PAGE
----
Comment on Orphan Drugs and Intellectual Property-BECKER
I agree with most of Posner's discussion that as usual is presented very clearly. But I appear to differ on one issue that I believe is important.
The Orphan Drug Act of 1983 greatly expanded research on rare disease that has resulted in the discovery of many more drugs that successfully treat such diseases. Yet R&D spending on these drugs still takes only a small share of total spending on R&D by biotech and pharmaceutical companies. This is why I doubt, but cannot prove without much additional research, whether the R&D spending on orphan drugs stimulated by this Act significantly affected spending on finding treatments for more common diseases. It probably mainly increased total spending on medical R&D by a modest amount.
If this conclusion is correct, is it a mistake to have the Orphan Drug Act give greater intellectual property protection for drugs that treat rare diseases because these diseases would attract little research effort without better protection? I follow Posner initially and ignore the tax benefits and research subsidies provided by the Act. Suppose that only because of the better patent protection provided for seven years, a biotech company develops a drug that treats a rare disease with a small market, and charges a high price-as in some examples given in the Wall Street Journal articles. Assume to start the analysis that persons with the disease treated by this drug pay for treatments from their own resources, and enough of them can pay so that the biotech company can cover, perhaps more than cover, their development and production costs.
Surely not only the biotech company, but also persons with the disease are better off that the drug was developed due to the Act, even though they have to pay a lot. If they were not better off, they would not be willing to pay the high price demanded. Since it is a win-win situation, in such cases it is obviously helpful to persons with rare diseases to have an Act that stimulates the development of drugs that treat their diseases.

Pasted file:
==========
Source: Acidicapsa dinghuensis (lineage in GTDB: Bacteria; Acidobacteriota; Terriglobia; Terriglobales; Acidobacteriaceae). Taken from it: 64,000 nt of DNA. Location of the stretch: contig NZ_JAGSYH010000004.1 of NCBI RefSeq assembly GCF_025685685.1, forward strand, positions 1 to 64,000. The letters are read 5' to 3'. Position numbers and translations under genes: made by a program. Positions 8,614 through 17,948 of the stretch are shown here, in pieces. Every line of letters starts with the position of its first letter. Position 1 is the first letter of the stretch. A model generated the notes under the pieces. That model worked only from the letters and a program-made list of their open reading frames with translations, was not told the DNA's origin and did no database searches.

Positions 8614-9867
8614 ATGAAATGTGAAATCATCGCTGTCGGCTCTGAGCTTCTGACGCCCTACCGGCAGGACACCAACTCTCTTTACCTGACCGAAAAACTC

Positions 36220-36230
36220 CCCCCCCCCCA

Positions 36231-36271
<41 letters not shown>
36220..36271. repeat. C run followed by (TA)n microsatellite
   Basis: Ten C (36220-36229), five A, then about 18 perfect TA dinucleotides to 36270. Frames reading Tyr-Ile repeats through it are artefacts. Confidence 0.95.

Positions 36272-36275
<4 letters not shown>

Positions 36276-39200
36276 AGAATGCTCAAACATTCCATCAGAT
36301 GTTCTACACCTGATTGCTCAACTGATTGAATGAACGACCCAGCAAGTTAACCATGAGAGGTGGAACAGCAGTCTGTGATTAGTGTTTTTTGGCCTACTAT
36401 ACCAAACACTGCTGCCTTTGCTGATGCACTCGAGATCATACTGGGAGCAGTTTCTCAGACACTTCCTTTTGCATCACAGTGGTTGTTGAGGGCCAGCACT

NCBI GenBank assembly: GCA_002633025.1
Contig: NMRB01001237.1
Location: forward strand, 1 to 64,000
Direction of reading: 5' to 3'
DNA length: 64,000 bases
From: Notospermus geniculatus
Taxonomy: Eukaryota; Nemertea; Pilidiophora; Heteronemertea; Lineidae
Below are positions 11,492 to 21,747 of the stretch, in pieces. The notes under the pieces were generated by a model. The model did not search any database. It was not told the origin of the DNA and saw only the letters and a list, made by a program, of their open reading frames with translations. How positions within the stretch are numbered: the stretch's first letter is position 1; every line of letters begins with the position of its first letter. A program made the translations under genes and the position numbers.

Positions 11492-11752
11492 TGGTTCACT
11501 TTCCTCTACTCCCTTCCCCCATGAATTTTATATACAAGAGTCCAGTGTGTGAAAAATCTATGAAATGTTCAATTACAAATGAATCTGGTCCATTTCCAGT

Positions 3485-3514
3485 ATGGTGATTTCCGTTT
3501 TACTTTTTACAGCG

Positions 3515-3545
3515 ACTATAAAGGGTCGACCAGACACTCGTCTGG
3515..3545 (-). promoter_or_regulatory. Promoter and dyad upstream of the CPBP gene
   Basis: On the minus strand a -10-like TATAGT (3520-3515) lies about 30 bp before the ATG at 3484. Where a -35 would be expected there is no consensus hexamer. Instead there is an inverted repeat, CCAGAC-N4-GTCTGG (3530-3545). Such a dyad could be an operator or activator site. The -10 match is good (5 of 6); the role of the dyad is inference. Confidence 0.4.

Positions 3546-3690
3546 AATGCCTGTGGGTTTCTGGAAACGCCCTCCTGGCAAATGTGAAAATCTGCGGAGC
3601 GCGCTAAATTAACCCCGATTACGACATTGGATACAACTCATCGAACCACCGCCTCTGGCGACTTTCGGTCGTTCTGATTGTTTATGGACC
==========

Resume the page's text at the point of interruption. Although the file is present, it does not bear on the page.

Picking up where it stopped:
The analysis is not greatly different if private health insurance providers voluntarily cover rare diseases, as discovered with great effort by the woman with Gaucher disease chronicled by the Wall Street Journal. As Posner indicates, insurance companies might be willing to cover rare diseases since such coverage does not raise premiums very much for other persons who are insured. This would be a strictly business decision by the insurance industry if made without political pressure. So voluntary private insurance coverage of persons with rare diseases does not materially change my favorable evaluation of the Orphan Drug Act.
The hard cases arise when the high prices charged for drugs that treat rare diseases are paid not by persons with the diseases, but by the government through Medicaid, Medicare, or other publicly funded health programs. Then taxpayers rather than persons with these diseases or private insurance companies may foot most of the cost of developing drugs that treat rare diseases. Should taxpayers be asked to pay $100,000 per year (Posner's estimate of the average cost of the drugs developed for rare diseases) for drugs that can keep persons with rare diseases alive for many years? The answer is not obviously yes, although as Tomas Philipson has argued, government coverage might be justified if taxpayers are concerned about the welfare of persons who are unfortunate to have these diseases, or as a way to provide insurance protection against the risk of being born with rare genetic defects.
Medicare pays enormous sums to hospitals, nursing homes, and drug companies to keep elderly persons alive sometimes for only a few additional months. Yet the justification for doing this seems weaker than using government funds to pay for expensive drugs that enable young persons with rare diseases to live fairly normal lives for many years rather than dying at young ages. Perhaps Medicare should not pay a lot to keep elderly persons alive for a short period, but I do not believe the case for government payment of the cost of treating persons with rare diseases can be analyzed in isolation from a more general consideration of what type of health care should be provided out of government funds.
The Act also would look less favorable if, as is likely, biotech and other drug companies sometimes reclassify the markets for new drugs to help them qualify for the Act's benefits. I also have doubts about the wisdom of the provision that allows drug companies to immediately write off their R&D spending on orphan drugs.
So an overall evaluation of the Orphan Drug Act is not easy. Still, it might well be desirable to give stronger patent protection to drugs with small markets that treat rare diseases in order to induce the development of such drugs.